Basic Conformation: Simon vs “Ideal”

Basic Conformation: Simon vs “Ideal”

I will be the first to tell you that I’m an idiot with conformation.  I can tell you if a horse is shaped like a donkey or a “foundation dinosaur”, but otherwise that’s about it.  So I was super happy to see Breeches & Boat Shoes tackle this topic with information and graphics.  I can Photoshop things, so I wanted to give it a try with Mr. Simon to see if he is ideal or not.

P.S. – I’m quoting B&BS on the “Ideal” parts because like I said, I’m a conformation idiot.


Length vs Height

Ideal – The length of the horse from the point of the shoulder to the buttock should be equal to the height of the horse from from the top of the withers to the ground. This should create an box around the horse (minus the head and neck) that is a square with equal sides.

Simon – Simon is slightly longer than he is tall, but honestly I was expecting him to be worse.  The longest point of his hind end is also a lot higher than the longest point of his shoulder.


Heartgirth vs Legs

Ideal – The depth of the heartgirth from the top of the withers to the elbow should be equal to the length of the leg from the elbow to the fetlock.

Simon – Simon is a lot deeper in his heartgirth than he is tall.  I’m blaming that on the shark withers.  Do you hear him coming through the water?  Na nah.  Na nah.  Da da dum!


Topline vs Underline

Ideal – The topline should be level so the point of the croup is at the same height or slightly lower than the top of the withers. The topline from the top of the withers to the point of the hip should be shorter that the underline from the point of the elbow to the stifle.

Simon – His topline is pretty straight, but the croup is definitely lower than the withers.  Not sure if it’s considered slight or not?  His underline is slightly longer, but not by very much.


Forequarters vs Hindquarters

Ideal – The forequarter of the horse (minus the head and neck) should be equal to the hindquarter of the horse when a line is drawn through the center (near the last rib) of the horse in the box from before.

Simon – I drew two equal boxes in Photoshop (are your eyes blinded from the neon yet?).  He’s pretty damn even.  Little bit more fore than hind.


Shoulder vs Back vs Buttock

Ideal – The shoulder, back, and buttock should all be equal in length when lines are drawn from the top of the wither to the ground and the point of the hip to the ground in the box from before.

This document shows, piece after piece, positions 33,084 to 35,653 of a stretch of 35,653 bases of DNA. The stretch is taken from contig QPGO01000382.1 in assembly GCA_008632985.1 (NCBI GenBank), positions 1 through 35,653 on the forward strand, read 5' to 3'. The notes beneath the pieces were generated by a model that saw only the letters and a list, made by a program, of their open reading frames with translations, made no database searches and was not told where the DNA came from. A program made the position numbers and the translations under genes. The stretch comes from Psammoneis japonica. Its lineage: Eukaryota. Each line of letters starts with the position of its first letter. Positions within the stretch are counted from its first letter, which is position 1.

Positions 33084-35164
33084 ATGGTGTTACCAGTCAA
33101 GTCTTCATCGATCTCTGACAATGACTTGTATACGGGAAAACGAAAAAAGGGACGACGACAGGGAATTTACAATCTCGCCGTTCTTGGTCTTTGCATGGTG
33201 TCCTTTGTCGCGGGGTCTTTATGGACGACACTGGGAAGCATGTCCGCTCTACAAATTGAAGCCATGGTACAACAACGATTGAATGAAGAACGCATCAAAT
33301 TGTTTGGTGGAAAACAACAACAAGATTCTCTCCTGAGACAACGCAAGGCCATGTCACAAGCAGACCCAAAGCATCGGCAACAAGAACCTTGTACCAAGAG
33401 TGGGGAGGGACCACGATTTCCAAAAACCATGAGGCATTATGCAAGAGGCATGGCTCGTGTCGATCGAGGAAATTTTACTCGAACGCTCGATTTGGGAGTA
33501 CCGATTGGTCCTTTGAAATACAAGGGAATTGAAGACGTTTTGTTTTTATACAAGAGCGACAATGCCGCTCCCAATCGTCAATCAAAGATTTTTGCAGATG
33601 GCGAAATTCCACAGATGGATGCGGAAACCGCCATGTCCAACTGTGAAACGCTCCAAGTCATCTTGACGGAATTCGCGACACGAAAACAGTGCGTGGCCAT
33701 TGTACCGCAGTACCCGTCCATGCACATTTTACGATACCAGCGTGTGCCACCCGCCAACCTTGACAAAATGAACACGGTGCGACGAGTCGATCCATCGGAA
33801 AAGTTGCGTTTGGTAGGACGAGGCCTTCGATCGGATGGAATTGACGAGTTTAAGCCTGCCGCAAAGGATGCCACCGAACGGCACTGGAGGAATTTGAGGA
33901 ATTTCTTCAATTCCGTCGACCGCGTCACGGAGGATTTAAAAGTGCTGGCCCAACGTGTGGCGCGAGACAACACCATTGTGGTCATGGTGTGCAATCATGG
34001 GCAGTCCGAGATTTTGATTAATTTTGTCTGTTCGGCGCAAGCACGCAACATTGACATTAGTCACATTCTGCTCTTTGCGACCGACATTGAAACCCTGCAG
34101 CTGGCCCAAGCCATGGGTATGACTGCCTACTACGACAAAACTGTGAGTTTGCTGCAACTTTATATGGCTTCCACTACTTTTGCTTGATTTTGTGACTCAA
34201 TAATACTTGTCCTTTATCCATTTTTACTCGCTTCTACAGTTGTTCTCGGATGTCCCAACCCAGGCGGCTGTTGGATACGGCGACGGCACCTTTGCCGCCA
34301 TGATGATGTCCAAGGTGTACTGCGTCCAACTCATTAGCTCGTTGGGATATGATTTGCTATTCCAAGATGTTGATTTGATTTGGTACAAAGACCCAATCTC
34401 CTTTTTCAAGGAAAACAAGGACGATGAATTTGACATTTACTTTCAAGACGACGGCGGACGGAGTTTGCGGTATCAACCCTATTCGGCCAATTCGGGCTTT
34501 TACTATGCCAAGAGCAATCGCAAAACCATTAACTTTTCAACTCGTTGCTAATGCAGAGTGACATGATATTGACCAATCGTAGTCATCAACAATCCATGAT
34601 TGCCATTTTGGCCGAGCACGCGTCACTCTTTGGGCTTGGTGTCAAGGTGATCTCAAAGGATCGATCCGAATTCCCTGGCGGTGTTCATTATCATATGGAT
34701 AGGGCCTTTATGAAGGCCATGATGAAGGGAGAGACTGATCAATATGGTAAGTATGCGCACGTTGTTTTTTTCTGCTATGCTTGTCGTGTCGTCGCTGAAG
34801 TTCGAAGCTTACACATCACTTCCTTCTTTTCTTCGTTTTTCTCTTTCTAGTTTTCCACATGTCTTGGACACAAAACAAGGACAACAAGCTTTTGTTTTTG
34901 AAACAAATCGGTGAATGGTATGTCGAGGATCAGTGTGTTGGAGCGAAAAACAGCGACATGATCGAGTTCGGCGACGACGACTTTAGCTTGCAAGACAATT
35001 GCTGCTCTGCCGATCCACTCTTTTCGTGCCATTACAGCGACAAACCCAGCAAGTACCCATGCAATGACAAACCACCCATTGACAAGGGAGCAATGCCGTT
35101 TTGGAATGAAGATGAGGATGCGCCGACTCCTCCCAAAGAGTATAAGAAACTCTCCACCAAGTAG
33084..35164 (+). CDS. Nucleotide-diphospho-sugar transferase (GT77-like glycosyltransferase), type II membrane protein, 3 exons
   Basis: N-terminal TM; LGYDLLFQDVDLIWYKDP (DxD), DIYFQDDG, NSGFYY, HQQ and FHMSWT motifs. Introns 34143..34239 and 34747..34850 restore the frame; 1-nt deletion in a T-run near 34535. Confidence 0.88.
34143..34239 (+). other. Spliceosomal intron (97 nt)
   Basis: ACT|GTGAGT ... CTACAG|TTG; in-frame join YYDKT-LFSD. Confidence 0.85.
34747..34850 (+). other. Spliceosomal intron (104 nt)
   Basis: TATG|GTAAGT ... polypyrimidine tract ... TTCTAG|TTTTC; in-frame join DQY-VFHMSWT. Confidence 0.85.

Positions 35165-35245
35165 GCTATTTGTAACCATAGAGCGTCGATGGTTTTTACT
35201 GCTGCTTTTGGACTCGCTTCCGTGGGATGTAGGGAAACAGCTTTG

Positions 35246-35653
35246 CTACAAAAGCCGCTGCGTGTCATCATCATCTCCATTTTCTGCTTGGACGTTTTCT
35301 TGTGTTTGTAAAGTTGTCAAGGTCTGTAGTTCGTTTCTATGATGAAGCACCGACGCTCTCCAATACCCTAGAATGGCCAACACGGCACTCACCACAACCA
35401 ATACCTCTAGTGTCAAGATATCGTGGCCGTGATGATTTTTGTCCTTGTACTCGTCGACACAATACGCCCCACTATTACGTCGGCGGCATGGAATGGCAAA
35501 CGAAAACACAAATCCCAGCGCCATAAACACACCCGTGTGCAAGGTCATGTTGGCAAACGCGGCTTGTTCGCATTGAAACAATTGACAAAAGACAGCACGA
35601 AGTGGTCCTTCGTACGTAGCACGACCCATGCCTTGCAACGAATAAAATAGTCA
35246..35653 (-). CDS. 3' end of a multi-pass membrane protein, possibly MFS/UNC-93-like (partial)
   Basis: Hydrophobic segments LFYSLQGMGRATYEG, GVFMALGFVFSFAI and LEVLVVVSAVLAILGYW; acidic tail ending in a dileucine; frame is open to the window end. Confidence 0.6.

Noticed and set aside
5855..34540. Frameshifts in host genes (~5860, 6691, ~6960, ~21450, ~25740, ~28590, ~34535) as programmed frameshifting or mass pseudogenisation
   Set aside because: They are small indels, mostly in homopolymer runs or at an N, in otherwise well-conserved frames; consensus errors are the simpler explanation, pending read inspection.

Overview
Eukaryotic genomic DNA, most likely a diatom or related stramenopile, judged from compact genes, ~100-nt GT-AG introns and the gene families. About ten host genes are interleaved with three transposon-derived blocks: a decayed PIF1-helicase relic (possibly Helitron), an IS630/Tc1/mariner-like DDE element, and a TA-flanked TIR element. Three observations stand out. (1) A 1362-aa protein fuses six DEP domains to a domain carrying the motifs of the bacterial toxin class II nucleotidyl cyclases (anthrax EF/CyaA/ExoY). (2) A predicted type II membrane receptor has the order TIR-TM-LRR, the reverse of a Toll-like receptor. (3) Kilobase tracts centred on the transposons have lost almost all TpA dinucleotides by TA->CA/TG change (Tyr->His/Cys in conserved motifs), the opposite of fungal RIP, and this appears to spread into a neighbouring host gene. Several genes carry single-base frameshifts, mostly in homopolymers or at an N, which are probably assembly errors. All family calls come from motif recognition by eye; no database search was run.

Simon – You can see that his three sections aren’t equal at all – the green line is the same length in each section.  I actually feel like his shoulder (muscle wise) goes past the line I drew here, but I went for the top of the withers.  His back and hind end are closest in length, but his back is still the longest part of him.


Head vs Body

Ideal – The length of the head should be similar to the lengths from the point of the hock to the ground, the chestnut on a forelimb to the ground, length of heartgirth, and from the stifle to the croup.

Simon – I think he did pretty well here.  The hock measurement is dead on, and the front cannon bone is perhaps a tad too long for his actual bone length.  His heart girth is way bigger than his head, and his hind end is shorter by a bit.


Buttocks vs Hip vs Stifle

Ideal – The lengths from the buttock to the stifle, the stifle to the point of the hip, and the point of hip to the buttock should all be similar.

Simon – Hey this one looks surprisingly okay to me!

I hope this little exercise didn’t bore you too much, but I found the original blog post so fun and educational that I had to try for myself!  Are you interested in conformation too?

18 thoughts on “Basic Conformation: Simon vs “Ideal”

  1. I love all the boxes! Really makes a difference looking at lines and boxes that are identical vs. standing there eyeballing your horse saying “Well…. I can’t tell… but….”

    And yay to Simon’s perfect triangle booty!!!!

  2. I like that you used a green box instead of red because the red makes me feel like I’m in trouble or failing or something. That has absolutely nothing to do with conformation, but there you have it!

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